ORIGINAL ARTICLE
Year : 2014  |  Volume : 16  |  Issue : 2  |  Page : 66-70

Nonadherence to first-line antiretroviral therapy among human immunodeficiency virus-1 infected children at the Jos University Teaching Hospital, Jos, Nigeria


1 Department of Paediatrics, University of Jos/Jos University Teaching Hospital; AIDS Prevention Initiative in Nigeria, Jos University Teaching Hospital, Jos, Nigeria
2 Department of Paediatrics, University of Jos/Jos University Teaching Hospital, Jos, Nigeria
3 AIDS Prevention Initiative in Nigeria, Jos University Teaching Hospital, Jos, Nigeria
4 AIDS Prevention Initiative in Nigeria, Jos University Teaching Hospital; Department of Medicine, University of Jos/Jos University Teaching Hospital, Jos, Nigeria
5 AIDS Prevention Initiative in Nigeria LLC, Abuja, Nigeria

Correspondence Address:
Dr. Augustine O Ebonyi
Department of Paediatrics, Jos University Teaching Hospital, P. M. B 2076, Jos
Nigeria
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Source of Support: None, Conflict of Interest: None


DOI: 10.4103/2276-7096.139051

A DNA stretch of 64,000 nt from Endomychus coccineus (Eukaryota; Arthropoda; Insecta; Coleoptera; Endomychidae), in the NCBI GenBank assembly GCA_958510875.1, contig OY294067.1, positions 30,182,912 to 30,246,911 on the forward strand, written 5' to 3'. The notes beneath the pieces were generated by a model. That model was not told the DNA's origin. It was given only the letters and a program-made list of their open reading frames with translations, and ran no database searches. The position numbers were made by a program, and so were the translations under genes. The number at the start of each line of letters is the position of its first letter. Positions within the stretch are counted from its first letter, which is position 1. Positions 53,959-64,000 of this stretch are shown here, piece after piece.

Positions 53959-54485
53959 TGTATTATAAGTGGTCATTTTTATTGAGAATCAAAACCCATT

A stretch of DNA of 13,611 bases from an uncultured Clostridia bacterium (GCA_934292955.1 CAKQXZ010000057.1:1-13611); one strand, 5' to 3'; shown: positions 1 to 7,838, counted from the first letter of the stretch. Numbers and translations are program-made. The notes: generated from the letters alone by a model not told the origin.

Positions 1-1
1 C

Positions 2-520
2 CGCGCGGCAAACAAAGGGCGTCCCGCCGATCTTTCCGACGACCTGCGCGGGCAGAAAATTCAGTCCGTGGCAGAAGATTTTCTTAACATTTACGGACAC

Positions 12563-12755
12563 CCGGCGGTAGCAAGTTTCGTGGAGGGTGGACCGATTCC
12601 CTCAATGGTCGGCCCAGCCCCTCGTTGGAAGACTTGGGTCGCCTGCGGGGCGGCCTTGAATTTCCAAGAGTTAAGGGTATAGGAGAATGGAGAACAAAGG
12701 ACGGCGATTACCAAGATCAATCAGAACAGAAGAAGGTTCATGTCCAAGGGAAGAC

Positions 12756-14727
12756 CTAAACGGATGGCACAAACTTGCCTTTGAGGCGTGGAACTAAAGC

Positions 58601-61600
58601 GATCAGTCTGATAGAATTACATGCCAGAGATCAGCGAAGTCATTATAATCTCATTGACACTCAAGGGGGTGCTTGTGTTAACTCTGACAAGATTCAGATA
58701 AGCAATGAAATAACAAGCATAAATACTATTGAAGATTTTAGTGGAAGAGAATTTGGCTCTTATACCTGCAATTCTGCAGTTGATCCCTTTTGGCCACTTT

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Background: Nonadherence to antiretroviral therapy (ART) may encourage the development of resistance to antiretroviral drugs (ARVs). Poor adherence is known to be associated with ART failure which could compromise the benefits of ART in children. Therefore, it is important to identify the reasons why children on ART may fail to take their ARVs. In this study, we described the characteristics of human immunodeficiency virus-1 (HIV-1) infected children with ART nonadherence as well as the reasons for their nonadherence. Methodology: A retrospective cohort study in which data on 580 HIV-1 infected children enrolled on ART between February 2006 and December 2010 at the pediatric HIV clinic of the Jos University Teaching Hospital, Jos, was analyzed. Subjects were aged 2 months to 15 years. Information on adherence was obtained by child or caregiver self-report. They also had repeated adherence counseling during each clinic follow-up visit and were taught the use of alarm clocks daily for reminding them of when the next ARV dose will be due. Results: There were 30 (5.2%) children with non-adherence to ART. Among children with nonadherence, majority were: Children aged 1-10 years (76.7%), males (53.3%) and did not know their diagnosis of HIV (90.9%). The odds of nonadherence was two times higher among children who failed first-line ART compared with those who did not (odds ratio [95% confidence interval], 2.28 [1.03-5.02], P = 0.04). The most common reason for nonadherence was: Forgot to take medications (46.7%). Conclusion: The low rate of nonadherence to ART in this study could be attributed to repeated adherence counseling during each clinic follow-up visit and the use of alarm clocks daily for reminders on when the next ARV dose will be due.


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